Schrödinger’s GIF

Let’s have a look at this this tweet from about two weeks ago:

Mom: Lemme answer your questions about life, baby 5YO: If no one’s there to see it, does a GIF keep moving? M: 5: M: Play your video game

Good Question! We can ask Schrödinger for help.

One can set up a common case: We have some thumbnails of GIF images on a website, for example a page that presents a GIF collection. One of those GIFs is opened in a new background browser tab by the user. We don’t know how the browser preferences have been set by the user. Thus, we cannot be sure whether the content in the new tab will already load in the background or just when the user switches to this tab. Furthermore, there is a chance that the image is not even an animated GIF. But perhaps it is. There is no way to determine which kind of GIF is opened in the background tab until it is opened. It is both possible that the image in the background tab has finished loading or has not even started to load.

So, we have a GIF opened in a tab, but no knowledge about its animation status. We can resolve this by a direct observation and open the background tab and see if the GIF is animated. But until then the parameters are uncertain and therefore the GIF animation is both playing and not playing (just like Shrödinger’s cat is both dead and alive).

On top of that, the state of the GIF animation is distorted by our observation process. When we open the tab that before was only in the background, its state might change. According to the browser preferences it may be loading only when it is opened or beforehand (or never, e.g. when the URL is on a blacklist). When the tab is opened, it starts loading (if it isn’t already fully loaded). And we can not directly observe the loading state it had as a background tab, we can only assume it from our observation of the now opened tab.

So, next time when you want to practice some philosophy or brain acrobatics, just open a GIF in a new background tab.



Statistics and Procrastination

Recently, I had a lot of stuff to do for various research and other projects and unfortunately this will go on for some time. So, the article ratio in this blog will stay at a moderate level for some weeks, sorry.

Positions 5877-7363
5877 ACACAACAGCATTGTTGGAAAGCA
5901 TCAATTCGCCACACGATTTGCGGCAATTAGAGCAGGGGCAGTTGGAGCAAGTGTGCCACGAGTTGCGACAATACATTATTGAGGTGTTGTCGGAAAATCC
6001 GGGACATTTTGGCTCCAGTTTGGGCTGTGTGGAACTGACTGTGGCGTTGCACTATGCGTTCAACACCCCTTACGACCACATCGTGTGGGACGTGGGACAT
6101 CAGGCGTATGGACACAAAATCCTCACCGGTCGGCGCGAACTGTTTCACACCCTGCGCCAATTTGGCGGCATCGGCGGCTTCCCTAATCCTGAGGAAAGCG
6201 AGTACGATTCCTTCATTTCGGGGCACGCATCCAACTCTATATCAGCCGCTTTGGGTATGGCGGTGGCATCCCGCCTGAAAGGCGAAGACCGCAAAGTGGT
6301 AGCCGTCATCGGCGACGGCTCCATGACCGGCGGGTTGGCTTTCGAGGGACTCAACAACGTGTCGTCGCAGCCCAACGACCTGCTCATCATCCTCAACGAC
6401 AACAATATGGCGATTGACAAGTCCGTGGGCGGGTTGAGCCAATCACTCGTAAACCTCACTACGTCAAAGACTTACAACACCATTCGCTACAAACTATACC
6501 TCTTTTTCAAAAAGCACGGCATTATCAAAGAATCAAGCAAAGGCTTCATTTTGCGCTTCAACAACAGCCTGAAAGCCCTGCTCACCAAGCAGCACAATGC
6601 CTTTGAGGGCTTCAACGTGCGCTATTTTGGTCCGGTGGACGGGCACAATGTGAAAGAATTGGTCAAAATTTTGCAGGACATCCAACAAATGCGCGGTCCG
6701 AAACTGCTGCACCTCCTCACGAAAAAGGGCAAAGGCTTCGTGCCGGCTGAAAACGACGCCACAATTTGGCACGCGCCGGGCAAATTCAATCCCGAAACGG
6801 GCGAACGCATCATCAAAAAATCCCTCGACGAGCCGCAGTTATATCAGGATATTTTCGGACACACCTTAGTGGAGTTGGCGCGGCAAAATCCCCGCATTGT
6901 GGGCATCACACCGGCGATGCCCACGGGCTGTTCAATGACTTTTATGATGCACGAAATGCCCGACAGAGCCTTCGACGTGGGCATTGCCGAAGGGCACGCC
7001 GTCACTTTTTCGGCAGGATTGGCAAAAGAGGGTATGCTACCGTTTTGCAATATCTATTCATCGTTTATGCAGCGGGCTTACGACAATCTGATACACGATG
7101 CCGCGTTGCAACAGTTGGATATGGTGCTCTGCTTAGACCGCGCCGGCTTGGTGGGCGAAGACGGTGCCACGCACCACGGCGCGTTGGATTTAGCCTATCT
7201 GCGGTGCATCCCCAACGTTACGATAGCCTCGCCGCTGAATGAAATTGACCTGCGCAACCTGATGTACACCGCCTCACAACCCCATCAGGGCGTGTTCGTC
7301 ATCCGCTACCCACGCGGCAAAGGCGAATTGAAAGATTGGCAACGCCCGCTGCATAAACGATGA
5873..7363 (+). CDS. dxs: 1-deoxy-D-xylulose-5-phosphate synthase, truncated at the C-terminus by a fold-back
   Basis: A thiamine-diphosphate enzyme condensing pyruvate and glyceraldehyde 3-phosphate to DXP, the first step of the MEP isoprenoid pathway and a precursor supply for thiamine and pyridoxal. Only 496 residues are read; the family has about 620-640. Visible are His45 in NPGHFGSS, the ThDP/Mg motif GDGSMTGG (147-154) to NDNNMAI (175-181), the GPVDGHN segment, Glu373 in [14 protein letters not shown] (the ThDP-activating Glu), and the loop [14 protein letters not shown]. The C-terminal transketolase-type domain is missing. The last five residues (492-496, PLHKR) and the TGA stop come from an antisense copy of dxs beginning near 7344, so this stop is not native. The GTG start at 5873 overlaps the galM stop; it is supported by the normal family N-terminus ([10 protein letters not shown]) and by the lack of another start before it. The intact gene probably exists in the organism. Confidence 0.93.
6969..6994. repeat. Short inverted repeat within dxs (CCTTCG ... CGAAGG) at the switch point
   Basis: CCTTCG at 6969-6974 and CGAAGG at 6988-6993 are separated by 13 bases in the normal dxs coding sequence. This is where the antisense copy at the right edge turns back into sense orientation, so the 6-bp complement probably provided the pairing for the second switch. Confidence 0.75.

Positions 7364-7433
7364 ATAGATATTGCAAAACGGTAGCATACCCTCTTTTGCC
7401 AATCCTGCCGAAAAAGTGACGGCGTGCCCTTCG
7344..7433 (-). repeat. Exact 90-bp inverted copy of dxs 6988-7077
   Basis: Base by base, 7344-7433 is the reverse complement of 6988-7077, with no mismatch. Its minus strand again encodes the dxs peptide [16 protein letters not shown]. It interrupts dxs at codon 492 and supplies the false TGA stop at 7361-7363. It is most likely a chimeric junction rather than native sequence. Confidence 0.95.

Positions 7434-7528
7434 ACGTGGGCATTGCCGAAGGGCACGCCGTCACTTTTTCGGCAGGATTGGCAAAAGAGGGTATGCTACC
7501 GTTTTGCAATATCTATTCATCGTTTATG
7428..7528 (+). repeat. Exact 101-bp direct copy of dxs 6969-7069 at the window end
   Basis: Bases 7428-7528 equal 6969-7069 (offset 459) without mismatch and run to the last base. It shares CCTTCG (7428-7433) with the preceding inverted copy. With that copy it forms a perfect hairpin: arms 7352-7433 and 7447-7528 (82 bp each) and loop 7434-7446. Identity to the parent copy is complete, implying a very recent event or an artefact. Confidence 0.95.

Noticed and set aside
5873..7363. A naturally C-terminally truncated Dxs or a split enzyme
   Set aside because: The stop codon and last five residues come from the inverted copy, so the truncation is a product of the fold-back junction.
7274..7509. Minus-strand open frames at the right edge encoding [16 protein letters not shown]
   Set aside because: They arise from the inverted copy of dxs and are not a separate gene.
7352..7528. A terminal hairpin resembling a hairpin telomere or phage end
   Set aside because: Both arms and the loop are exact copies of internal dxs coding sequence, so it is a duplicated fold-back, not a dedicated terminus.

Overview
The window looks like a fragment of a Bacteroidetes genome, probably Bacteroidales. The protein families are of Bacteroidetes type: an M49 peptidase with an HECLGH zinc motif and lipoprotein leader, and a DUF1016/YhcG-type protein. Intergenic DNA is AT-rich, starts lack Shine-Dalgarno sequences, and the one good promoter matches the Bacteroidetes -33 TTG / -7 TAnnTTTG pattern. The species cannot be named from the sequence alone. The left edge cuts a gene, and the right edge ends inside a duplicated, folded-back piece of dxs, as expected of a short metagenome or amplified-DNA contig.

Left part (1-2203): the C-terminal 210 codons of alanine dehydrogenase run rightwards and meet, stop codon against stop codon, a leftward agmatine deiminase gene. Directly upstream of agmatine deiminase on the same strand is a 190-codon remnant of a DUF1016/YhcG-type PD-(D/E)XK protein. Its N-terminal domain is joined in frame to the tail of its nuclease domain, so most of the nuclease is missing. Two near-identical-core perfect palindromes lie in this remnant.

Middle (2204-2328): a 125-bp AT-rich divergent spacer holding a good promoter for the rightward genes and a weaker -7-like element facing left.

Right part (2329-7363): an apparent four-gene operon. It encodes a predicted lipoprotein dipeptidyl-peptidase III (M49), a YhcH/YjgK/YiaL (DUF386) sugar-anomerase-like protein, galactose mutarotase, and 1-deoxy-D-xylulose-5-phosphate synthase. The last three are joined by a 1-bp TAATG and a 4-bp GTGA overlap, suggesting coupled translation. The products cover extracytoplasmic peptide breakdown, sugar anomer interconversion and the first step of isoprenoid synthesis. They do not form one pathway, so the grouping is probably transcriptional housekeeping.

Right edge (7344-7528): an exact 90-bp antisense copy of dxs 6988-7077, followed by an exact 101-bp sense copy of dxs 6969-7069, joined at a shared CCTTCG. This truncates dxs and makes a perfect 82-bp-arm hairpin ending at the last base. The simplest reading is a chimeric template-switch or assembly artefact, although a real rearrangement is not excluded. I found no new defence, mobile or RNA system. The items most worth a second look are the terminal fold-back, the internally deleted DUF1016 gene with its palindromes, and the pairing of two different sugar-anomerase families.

But luckily there’s procrastination!

Sitting in the library, reading and writing stuff may cause some damage in your head eventually and even staring out the window won’t be a cure then. So I ended up typing stuff into search engines. And I thought it might be interesting to look for “GIF” in Google’s Ngram Viewer. This entertained me for some time and brought my sanity back to an almost normal level (believe it or not).

Right now I don’t have the time to analyse the graphs in detail, I regret. But hey, at least here is an overview on how often the word GIF appears in Google’s scanned book corpora of several languages. I also looked for APNG and MNG in English books. You will notice that, even before the invention of the file format in 1987, the graphs are slightly above zero. The explanation for that is simple. Of course, “graphics interchange format” is not the only possible solution for the abbreviation “GIF”. Some other incidents, I stumble upon from time to time, are Gif-sur-Yvette, a municipality near Paris, the German “Gesellschaft für Interdisziplinäre Forschung” and “German Israeli Research Foundation”, as well as the “Glucocorticoid Increasing Factor”, the “Neuronal Growth Inhibitory Factor” and the “Gastric Intrinsic Factor Gene“. So, if you’ll ever search for literature about GIFs, beware of those :)

Ok. Now for the statistics! Maybe I will have a more detailed look on them later. Remember that these graphs only show trends for books and don’t cover online usage!





Chinese – You might wonder why I searched for “GIF” instead of the chinese glyph. Well, because I don’t know it, of course. But even the chinese version of Wikipedia uses the latin alphabet for it.




French – The high percentage of “Gif”, even before the 90s, may relate to Gif-sur-Yvette


Russian – I also included ГИФ and ДЖИФ as cyrillic alternatives. Honestly, I have no clue what “Гиф” means or if it is a proper russian word at all, but the phrase seems to be not as popular now as some years ago. Actually, the downward trend became serious right when GIFs became popular. Note that there are no results for “ДЖИФ”, which is read as “jiff”.


And English again, but this time for APNG and MNG. APNG seems to be an almost unique ETLA, but MNG refers to a lot of stuff.



My humble tribute to APNG

based on "Big Buck Bunny"
based on “Big Buck Bunny

As mentioned before, APNGs are still hard to find and we need to create more of them ourselves. So I tried something. All three of them are based on Creative Commons or Public Domain content (for sources follow the links under the thumbnails) and therefore free to use, of course. Just click on the thumbnails on the right to watch them in full size.

based on "Tears of Steel"
based on “Tears of Steel

sidenote: WordPress prevents me (probably by accident) from embedding animated PNGs directly in the article. To be more specific: If I do so, they are shown as a still image, but not as an animation. The reason is that the width and height of the image are automatically added as an attribute right behind the file url, for example “animation.png?w=500”.

based on serial photography by Eadweard Muybridge
based on serial photography by Eadweard Muybridge

This way, Firefox doesn’t seem to be able to interpret the PNG as an APNG and the animation is gone. And I can’t do anything to avoid that. So I chose the ugly way and embed them only as thumbnails, so the animation will appear when the images are opened in full size. Better than nothing.
Or does somebody know a workaround?

edit [2015/01/05]: Almost forgot to name the image sources.